Sunday, May 05, 2013

Special Adjuncts?

Ariel Kaminer has an article in the New York Times, "The Last Refuge from Scandal?  Professorships," about high profile political and military men (at least I think they're all men) who get hired as adjuncts to teach one class (a year?  a semester?) for some colleges.

I knew some famous folks got hired to teach classes, but I guess I thought they'd be making a whole lot more money than this article suggests.  It says, for example,
for Mr. Spitzer’s weekly seminar, which he taught from fall 2009 to spring 2012, he was paid slightly less than $5,000 a semester, which he donated to the school after other professors said it was on the high side of what adjuncts earn. Mr. Spitzer, who said he sought to make his students “both enjoy and learn how to think about questions at several different levels,” described the experience as a “huge joy, every week.”
That's high for an adjunct, certainly, but a drop in the bucket compared to what he's used to earning or earns if he takes a high level law firm job, no?

I was interested in how students found the teaching.  Here's what one student had to say about Spitzer:
One of his students, Melissa Lynch, said he was one of her best teachers and he encouraged the class to call him on his cellphone if they had questions about readings. When it came to the mechanics of running a class, however, “he didn’t really seem to know what he was doing.” The class required one writing assignment, “but he didn’t know if it should be 2 pages or 30 pages,” she said, adding, “He kept asking us, ‘What do other professors do?’ ”

I think it's telling that he didn't have a clue about how to run a class.  It's one thing to talk or lead a discussion about something you know well (and I'm guessing all these folks know their old business well, even if they made stupid mistakes to cause whatever scandal).  It's amusing that he invited them to call him on his cellphone.  I'm guessing he's not doing a 200 person lecture, eh?  Or teaching four classes at a time.

The schools inviting these folks to teach make sense; they're mostly in or near New York or some other big city, which is where these folks are likely to be living anyway.  (Yeah, it would be fun to see the Compass Point State in the Upper Midwest convince one of them to come as an adjuct.)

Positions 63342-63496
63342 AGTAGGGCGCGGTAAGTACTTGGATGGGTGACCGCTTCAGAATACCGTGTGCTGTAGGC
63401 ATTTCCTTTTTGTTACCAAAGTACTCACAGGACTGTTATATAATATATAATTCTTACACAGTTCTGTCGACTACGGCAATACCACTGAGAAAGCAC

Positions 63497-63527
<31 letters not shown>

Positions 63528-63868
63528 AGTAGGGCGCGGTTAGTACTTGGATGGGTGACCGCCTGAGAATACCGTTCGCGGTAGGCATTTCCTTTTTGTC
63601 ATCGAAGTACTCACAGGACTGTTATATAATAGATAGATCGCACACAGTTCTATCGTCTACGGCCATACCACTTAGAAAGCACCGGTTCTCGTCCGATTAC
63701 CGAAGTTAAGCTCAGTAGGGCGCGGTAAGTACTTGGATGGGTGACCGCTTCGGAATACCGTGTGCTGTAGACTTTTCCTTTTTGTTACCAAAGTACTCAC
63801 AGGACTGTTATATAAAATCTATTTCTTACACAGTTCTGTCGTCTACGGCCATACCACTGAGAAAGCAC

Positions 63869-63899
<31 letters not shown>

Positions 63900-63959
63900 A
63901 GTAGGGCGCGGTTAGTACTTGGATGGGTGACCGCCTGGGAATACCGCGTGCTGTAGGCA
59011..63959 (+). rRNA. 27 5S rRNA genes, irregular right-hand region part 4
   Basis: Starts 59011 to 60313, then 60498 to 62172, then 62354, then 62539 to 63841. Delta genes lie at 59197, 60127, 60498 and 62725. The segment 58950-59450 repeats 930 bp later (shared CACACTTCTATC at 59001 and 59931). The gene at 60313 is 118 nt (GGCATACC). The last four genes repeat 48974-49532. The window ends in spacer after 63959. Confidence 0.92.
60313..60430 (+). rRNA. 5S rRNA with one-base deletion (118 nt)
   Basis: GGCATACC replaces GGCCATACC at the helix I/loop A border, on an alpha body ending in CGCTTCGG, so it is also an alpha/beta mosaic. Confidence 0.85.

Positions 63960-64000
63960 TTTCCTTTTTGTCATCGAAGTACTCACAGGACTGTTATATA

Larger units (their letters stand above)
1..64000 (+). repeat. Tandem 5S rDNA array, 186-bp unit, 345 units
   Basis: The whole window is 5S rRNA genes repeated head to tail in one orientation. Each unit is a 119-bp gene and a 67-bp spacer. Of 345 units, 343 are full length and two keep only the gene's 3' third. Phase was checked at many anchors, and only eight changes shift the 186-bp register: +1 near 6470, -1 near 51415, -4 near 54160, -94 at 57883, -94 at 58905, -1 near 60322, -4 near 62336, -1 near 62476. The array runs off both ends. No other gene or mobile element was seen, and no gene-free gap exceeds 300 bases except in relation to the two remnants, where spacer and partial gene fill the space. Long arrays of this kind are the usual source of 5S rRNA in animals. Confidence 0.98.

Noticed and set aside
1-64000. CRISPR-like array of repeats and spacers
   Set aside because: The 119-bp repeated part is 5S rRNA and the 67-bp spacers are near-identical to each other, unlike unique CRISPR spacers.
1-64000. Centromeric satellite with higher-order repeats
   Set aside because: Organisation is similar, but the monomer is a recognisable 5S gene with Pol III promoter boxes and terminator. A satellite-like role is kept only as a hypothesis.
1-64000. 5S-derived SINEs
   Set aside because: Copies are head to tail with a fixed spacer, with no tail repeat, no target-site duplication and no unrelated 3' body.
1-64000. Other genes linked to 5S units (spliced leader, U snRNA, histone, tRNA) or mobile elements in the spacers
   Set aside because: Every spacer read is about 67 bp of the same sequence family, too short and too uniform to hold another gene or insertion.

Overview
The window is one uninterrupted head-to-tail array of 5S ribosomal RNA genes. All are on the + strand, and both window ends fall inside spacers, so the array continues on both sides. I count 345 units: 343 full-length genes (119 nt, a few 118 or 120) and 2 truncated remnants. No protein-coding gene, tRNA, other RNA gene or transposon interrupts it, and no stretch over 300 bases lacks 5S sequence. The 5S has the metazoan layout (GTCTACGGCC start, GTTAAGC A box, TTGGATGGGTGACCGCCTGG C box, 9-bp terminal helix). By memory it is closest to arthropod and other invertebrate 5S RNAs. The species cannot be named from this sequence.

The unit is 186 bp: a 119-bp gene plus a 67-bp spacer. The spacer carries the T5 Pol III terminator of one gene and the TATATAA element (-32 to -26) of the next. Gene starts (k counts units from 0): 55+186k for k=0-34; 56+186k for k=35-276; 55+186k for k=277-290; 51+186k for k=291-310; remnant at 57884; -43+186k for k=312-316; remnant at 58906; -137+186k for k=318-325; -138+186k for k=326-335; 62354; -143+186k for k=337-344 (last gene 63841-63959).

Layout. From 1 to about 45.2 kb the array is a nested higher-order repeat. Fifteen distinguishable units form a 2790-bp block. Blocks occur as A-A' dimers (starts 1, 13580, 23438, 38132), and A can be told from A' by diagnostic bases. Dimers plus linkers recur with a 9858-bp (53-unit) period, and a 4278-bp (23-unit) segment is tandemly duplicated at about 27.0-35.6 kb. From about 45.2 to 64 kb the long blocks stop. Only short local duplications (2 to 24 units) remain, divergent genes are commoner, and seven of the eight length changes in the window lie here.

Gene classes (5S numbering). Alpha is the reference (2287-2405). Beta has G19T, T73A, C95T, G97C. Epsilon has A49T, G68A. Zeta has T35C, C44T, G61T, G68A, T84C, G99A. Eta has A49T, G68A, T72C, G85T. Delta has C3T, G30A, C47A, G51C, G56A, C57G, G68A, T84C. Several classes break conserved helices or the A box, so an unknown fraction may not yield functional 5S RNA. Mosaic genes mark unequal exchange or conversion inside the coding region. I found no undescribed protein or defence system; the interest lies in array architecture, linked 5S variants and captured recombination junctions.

David Petraeus will be teaching in both New York and LA.  I'm guessing that his adjuct salary wouldn't even cover the semester's airfare in economy, and I'm guessing he doesn't fly economy.  Special arrangements?

I'm sure students are pretty excited to be taught by famous instructors.  And I'm willing to bet in some cases they're getting a really great experience.  I'm not sure that's always the case, though, and I wonder how the grades these instructors assign compare with grades in similar classes at these schools?   I'm guessing even without terminal degrees (and some of them certainly seem to have terminal degrees), their experience makes them qualified to teach within their specific areas.

It would be weird beyond belief to be in a faculty meeting with someone like that, though, wouldn't it?  I mean, we have a few sleeze cases, but they aren't sleeze cases whose sleeze has been publicized widely.

7 comments:

  1. I saw this article, too, and wondered if the students these famous dude taught would even know who they were or why they were famous. Then, the scandal is just a google away...

    This is incentive to be neither famous nor terribly scandalous. :)

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  2. I bet those guys - and they were all guys, if I remember correctly - don't bother with faculty meetings. But I too was surprised that they were paid the normal per course rate, or something close to it. Which, btw, is less than I was paid for one course at an ivy 15 years ago...

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  3. It's a prestige thing, and it benefits everyone. The men (and yes, it's almost always men; my alma mater seems to hire a couple of these dudes a year) get to play at being a college professor, and molding young minds, and then they get bragging rights. They also can use the experience in speeches or books or whatever ("When I taught at Columbia, I learned that the generation of tomorrow values..."). They don't need the money. The kids and the college get the glamor and the brush with greatness--and occasionally some actually useful connections.

    And yes, the kids in the class always know who the guy is. Usually it's something like a 15-person seminar, and they have to apply to get in.

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  4. We pay ours a LOT. But we're also just a state flagship, and we're far away from DC.

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  5. Oh, they don't even get invited to faculty meetings--in that sense, they're treated like any other adjuncts, right? :)

    $5K is about what the private universities pay any adjunct in NYC, but for the CUNY system it sounds kind of high.

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  6. Ianqui, Sometimes I think I live in a different world; we're happy to have adjuncts at our faculty meetings (though, of course, we can't include such things in our evaluations and such, since they're not required in the contracts), and they participate fully when they come. There are few meetings where they're not invited, but those are personnel issue meetings.

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  7. Anonymous6:00 AM

    I wonder how much actual teaching they do and how much of it is just telling anecdotes and pontificating about their experience.

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